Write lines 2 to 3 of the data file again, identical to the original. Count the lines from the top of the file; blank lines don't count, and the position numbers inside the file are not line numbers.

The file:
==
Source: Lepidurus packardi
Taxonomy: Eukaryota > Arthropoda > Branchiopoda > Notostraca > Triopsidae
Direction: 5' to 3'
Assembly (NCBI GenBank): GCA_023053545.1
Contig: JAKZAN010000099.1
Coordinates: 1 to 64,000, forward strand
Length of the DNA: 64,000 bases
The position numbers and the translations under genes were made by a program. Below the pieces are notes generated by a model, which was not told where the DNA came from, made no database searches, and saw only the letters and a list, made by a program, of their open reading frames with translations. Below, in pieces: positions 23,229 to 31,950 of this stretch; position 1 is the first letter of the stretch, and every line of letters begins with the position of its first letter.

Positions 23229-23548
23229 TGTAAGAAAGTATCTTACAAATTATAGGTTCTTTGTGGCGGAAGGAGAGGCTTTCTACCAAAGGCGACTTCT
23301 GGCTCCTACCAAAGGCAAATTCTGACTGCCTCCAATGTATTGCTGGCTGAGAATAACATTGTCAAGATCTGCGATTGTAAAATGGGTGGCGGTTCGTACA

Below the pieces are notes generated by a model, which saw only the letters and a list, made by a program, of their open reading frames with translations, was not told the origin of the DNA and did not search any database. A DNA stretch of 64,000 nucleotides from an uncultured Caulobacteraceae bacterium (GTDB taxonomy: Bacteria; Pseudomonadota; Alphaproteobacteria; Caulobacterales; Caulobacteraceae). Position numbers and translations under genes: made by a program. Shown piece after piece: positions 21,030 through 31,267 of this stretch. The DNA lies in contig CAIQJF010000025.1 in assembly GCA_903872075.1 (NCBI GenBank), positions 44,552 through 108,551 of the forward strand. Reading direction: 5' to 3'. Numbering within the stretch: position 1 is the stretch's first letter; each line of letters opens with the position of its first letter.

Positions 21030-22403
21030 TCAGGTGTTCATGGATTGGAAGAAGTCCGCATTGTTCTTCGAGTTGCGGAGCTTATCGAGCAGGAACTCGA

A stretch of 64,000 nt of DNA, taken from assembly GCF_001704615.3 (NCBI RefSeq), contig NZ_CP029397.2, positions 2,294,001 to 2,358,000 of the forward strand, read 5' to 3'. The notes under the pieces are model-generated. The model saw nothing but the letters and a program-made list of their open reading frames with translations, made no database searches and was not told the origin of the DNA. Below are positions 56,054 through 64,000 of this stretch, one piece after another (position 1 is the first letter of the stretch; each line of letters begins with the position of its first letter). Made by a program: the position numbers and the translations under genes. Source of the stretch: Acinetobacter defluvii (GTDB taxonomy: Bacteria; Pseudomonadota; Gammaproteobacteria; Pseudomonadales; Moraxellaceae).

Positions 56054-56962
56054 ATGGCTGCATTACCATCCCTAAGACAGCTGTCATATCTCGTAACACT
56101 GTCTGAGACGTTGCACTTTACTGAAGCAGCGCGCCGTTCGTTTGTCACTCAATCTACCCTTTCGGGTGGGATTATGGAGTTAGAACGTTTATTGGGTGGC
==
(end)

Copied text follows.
Taxonomy: Eukaryota > Arthropoda > Branchiopoda > Notostraca > Triopsidae
Direction: 5' to 3'